1st Advent—bleakness, Jesus the saviour was a mistake

Alberta oil sands, en route to tree-planting site. Credit: Luc Forsythe

Series outline

1st AdventBleakness
2nd AdventOpenness
3rd AdventAnticipation
4th AdventWonder


What follows is one of four reflections on Advent, which is typically the four Sundays before Christmas. In this series I hope to document my experience of disillusionment with Christian teachings and eventual return to faith that is knowingly naive. My faith is now full of paradoxes: I’m jaded but not cynical, I’m trusting yet suspicious, I’m innocent but also complicit. From the vantage point of one who is awakening to his place of comfort and privilege in a world of suffering and complexity, the paradox becomes a tenuous salvation. – Aiden Enns

First Advent Reflection: Bleakness
Jesus the saviour was a mistake

Christmas has lost its meaning. I’m waiting for the Christ child to come again with fresh liberation. I’m with Mary and Joseph, wandering, looking for the place where Jesus will be born.

I’m with the shepherds in the fields at night. It’s dark, cold. The heavens have not yet opened with glory. This is not amazing, just ordinary, dreary.

The vibrant Jesus I once knew – the beacon of love, the impetus for mission, the one to follow, the light of the world – has faded.

I once had the gift of certainty. I understood truth, goodness, patience, suffering and virtue. I had the blessing that comes from a sense of meaning and purpose.

Then everything unravelled. That same Jesus became another man in a line of patriarchs. He was ignorant on matters of gender and sexual identity. He was silent on our participation in white supremacy. He was co-opted by a church that brought devastation to this land. That same Jesus smiled as we pursued a wealth that caused poverty, found a success that alienated us from failure.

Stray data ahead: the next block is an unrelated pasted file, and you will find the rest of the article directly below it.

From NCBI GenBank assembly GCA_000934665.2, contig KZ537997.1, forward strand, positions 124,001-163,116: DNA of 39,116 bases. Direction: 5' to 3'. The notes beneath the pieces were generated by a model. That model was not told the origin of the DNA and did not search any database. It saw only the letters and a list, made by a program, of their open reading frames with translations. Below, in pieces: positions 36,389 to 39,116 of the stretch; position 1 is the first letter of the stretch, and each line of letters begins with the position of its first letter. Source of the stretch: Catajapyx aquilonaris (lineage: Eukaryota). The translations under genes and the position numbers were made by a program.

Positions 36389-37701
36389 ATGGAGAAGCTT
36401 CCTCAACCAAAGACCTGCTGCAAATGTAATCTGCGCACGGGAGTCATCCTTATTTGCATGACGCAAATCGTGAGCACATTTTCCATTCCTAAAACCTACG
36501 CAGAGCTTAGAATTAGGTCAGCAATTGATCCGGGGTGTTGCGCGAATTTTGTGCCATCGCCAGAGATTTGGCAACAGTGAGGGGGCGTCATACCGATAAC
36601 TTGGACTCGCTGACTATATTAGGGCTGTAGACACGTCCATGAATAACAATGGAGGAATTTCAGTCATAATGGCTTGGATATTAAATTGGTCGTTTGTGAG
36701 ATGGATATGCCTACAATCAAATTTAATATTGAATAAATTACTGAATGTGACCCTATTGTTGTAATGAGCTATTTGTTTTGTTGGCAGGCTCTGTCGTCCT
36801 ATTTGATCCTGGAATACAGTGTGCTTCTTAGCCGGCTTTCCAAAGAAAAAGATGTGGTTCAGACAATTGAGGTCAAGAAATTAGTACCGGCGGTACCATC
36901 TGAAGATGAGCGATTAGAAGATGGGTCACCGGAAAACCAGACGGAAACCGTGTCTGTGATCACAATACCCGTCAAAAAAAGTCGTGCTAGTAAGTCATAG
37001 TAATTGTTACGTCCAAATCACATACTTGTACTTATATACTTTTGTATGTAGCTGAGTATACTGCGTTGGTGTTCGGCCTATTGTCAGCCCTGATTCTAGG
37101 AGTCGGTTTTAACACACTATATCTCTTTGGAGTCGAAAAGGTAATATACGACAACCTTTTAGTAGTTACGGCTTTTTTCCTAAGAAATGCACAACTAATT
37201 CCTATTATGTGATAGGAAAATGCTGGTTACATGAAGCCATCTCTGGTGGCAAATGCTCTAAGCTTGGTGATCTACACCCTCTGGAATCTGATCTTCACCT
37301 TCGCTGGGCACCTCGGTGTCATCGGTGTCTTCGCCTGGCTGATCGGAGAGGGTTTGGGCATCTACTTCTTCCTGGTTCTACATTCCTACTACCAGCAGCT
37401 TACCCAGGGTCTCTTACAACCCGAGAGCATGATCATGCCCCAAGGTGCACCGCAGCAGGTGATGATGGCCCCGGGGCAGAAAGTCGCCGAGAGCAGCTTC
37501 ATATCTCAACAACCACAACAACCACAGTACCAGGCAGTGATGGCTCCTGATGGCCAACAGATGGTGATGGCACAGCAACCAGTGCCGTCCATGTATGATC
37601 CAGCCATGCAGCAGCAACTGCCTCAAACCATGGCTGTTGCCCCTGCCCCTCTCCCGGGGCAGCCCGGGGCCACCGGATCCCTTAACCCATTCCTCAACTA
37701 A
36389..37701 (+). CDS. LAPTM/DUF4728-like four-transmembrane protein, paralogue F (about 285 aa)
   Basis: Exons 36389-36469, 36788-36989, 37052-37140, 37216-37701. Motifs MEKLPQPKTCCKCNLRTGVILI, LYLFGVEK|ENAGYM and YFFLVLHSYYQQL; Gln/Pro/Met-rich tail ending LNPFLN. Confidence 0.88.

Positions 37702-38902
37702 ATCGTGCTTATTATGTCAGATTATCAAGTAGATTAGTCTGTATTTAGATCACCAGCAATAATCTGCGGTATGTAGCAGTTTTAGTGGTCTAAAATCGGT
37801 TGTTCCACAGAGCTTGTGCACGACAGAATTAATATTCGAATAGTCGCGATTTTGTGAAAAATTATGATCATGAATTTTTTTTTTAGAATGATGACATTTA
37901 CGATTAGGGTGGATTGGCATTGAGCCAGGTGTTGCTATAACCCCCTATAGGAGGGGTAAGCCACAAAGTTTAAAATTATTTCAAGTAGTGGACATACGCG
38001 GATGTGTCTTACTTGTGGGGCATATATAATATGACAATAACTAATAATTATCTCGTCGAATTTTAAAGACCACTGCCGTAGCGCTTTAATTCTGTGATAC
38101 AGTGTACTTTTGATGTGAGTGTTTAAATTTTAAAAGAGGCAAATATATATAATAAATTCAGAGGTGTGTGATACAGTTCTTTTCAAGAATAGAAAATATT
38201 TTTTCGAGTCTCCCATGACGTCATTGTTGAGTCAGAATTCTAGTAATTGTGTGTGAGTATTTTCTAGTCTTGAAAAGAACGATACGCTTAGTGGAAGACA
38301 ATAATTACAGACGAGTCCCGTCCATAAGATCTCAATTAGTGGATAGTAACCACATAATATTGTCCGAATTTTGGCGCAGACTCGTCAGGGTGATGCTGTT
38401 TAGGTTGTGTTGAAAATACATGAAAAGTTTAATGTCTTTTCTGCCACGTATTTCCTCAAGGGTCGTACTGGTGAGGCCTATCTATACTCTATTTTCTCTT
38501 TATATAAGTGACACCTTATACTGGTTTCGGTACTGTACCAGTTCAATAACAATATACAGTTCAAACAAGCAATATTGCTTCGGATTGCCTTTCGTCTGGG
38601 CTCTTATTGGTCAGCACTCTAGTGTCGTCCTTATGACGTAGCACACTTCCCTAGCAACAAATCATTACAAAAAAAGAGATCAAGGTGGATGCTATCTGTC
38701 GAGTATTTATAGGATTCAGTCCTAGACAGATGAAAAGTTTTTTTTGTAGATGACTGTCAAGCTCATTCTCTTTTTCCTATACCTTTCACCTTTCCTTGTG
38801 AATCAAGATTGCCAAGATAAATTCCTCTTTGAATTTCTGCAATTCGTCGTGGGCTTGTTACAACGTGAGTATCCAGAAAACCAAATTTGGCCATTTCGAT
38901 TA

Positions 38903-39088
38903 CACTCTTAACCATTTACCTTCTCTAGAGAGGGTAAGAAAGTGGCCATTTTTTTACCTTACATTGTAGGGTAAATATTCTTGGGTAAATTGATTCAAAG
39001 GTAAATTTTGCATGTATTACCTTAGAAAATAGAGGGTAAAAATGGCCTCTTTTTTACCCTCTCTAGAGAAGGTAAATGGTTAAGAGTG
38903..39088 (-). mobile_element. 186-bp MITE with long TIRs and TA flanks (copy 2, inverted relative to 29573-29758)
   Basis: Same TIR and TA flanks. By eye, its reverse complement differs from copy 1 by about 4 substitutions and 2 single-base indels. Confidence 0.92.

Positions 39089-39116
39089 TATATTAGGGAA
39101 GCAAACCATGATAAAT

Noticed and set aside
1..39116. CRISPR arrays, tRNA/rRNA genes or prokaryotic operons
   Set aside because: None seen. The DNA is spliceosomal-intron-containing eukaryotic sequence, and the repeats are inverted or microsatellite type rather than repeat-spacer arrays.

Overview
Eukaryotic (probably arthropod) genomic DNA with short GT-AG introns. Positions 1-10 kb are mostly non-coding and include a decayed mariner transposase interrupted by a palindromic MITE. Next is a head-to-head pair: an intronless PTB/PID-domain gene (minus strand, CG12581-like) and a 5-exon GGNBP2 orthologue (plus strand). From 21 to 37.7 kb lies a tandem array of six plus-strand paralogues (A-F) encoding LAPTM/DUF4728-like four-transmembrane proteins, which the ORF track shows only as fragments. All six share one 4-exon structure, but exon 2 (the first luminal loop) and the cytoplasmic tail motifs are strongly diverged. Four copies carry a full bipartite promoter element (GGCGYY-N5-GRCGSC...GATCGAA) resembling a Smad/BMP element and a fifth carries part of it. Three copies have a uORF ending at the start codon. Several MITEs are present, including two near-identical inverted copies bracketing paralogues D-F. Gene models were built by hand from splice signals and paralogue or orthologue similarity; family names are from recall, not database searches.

The vibrancy was gone, and bitterness entered in.

Emotionally, intellectually, I left the church. Jesus the saviour was a mistake.

Now I wander in a cloud of darkness. The night is real. It is troubling because I have known the warmth of acceptance, but it is not here. I do not feel abandoned, just lost. I believe it is possible once again to find kinship and purpose. But I have knocked on doors and found no welcome.

The waiting is long. Perhaps all I can hope for is this posture of open emptiness. Yearning brings meaning. I am yearning to discover a word of liberation from senselessness. I yearn to join others in overcoming cultural barriers, abating enmity, and precipitating material harmony.

I know there is light in this world; even a twinkle would suffice. I’m waiting to rediscover the birth of a humble saviour. Even this feels wrong. I am so lost.

Aiden Enns is the editor of Geez magazine in Winnipeg, Manitoba. Next week he discovers all is not lost; he’ll write about how an open posture provides relief from bleakness. He invites your comments and reflections, editor[at]geezmagazine[dot]org.

Image credit: Luc Forsythe, flickr.com.

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  1. i really appreciate your honest words. i grapple with similar things—thanks for putting words to the tension. i’m hopeful still, that Jesus surpasses what we’ve made of him—that jesus is still light and breath and wonder

    laura December 7th, 2015 11:41am

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